> -----Original Message-----
              > From: GEO-Subscribers@yahoogroups.com
              > [mailto:GEO-Subscribers@yahoogroups.com] On Behalf Of Chuck Vaughn
              > Sent: Saturday, September 02, 2006 8:29 AM
              > To: GEO-Subscribers@yahoogroups.com
              > Subject: Re: [GEO-Subscribers] Hurricanes John and Kristy
              >
              > Hi John,
              >
              > The eastern Pacific hurricanes have a very typical pattern
              > that they follow. They all form just off the southwest coast
              > of Mexico around 10 - 15 degrees north. Early in the season
              > (June - August) they all move west-north-west until they
              > reach cooler water and dissipate.
              > Frequently the remains get caught up in an upper level
              > southwest flow and stream over California producing high and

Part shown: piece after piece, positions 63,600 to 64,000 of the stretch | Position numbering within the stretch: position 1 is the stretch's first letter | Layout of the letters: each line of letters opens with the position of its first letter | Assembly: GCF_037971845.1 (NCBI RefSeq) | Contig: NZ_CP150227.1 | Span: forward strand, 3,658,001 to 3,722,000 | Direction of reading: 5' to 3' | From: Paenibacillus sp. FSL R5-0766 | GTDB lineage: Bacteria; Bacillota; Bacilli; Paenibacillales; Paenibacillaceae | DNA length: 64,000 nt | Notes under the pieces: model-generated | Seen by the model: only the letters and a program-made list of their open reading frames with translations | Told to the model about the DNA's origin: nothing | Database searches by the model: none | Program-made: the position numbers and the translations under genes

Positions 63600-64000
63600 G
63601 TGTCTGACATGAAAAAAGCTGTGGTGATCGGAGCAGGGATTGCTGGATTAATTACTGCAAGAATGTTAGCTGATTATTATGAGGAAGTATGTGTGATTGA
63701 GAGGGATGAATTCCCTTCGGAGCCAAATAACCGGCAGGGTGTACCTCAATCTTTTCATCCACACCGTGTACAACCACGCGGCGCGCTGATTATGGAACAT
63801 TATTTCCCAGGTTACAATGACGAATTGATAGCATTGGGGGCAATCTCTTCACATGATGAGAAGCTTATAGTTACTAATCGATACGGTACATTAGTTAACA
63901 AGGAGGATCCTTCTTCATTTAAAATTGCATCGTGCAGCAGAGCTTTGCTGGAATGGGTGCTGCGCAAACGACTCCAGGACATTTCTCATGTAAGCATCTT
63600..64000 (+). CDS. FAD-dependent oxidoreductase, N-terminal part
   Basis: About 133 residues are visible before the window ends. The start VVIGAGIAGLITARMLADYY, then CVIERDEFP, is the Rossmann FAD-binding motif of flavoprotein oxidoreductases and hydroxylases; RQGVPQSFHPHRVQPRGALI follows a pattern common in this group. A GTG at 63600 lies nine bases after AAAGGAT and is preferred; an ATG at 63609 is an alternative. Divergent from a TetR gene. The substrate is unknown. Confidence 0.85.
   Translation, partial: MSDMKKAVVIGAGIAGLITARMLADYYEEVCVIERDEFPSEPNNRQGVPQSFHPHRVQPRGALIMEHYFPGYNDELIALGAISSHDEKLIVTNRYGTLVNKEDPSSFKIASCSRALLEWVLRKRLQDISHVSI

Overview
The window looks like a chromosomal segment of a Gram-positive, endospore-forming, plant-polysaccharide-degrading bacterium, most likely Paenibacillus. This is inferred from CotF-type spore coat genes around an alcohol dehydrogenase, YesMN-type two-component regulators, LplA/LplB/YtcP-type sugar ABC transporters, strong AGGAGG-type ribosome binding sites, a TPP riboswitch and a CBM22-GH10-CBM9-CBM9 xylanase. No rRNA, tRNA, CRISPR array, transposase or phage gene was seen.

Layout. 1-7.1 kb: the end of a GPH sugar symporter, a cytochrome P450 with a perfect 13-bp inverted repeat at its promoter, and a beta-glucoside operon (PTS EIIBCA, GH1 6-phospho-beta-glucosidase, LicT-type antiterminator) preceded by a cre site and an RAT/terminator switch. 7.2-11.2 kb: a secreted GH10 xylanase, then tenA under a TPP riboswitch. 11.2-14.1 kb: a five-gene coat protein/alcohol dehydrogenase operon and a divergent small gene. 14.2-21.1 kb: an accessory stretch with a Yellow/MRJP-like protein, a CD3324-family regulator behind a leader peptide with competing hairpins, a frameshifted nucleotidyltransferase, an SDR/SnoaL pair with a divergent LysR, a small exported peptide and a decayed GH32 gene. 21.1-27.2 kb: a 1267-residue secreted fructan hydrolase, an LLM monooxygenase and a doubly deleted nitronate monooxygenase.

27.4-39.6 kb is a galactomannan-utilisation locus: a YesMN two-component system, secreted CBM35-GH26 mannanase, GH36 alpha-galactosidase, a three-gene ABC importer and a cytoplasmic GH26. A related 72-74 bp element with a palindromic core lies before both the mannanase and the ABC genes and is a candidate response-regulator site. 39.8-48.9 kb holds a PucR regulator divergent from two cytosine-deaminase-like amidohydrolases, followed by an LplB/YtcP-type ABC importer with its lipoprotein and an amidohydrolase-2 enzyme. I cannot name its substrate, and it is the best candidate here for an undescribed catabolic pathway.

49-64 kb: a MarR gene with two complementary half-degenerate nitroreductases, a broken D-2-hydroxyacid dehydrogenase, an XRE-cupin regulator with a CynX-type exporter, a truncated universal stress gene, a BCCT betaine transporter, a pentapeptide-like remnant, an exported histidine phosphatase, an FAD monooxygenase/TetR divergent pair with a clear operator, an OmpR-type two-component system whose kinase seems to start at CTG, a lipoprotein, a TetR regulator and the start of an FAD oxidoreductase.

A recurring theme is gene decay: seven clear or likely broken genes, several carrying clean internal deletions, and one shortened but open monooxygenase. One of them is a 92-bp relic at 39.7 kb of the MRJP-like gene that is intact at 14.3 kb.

> sometimes mid level clouds. Very rarely do we get any rain from them.
              >
              > Starting around now as the Mexican monsoon begins to weaken
              > and the eastern Pacific southwest flow begins to move farther
              > south with the approaching Fall, the WNW path of the
              > hurricanes is impeded and they turn more north or even
              > northeast in Mexico. This is what happened to Hurricane John.
              > Usually they dissipate enough so Mexico doesn't get clobbered
              > with a category 3 or 4 storm. Sometimes late in the season
              > the remains from these storms will move up over Arizona and
              > give the desert a drenching rain but no wind.
              >
            • geojohnt@aol.com
              Hi Chuck, Many thanks for your information regarding eastern Pacific hurricanes - interesting. And for your nice images. Now that we have Hi-Res images from
              Message 6 of 9 , Sep 4, 2006
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                Hi Chuck,

                Many thanks for your information regarding eastern Pacific hurricanes -
                interesting.
                And for your nice images.

                Now that we have Hi-Res images from GOES-E, GOES-W, MTSAT and IODC (as
                opposed to - for most - WEFAX previously) via EUMETCast, tracking hurricanes has a
                whole new meaning.

                Let's hope the rest of the season, for you all, remains 'average?'

                Regards,
                John.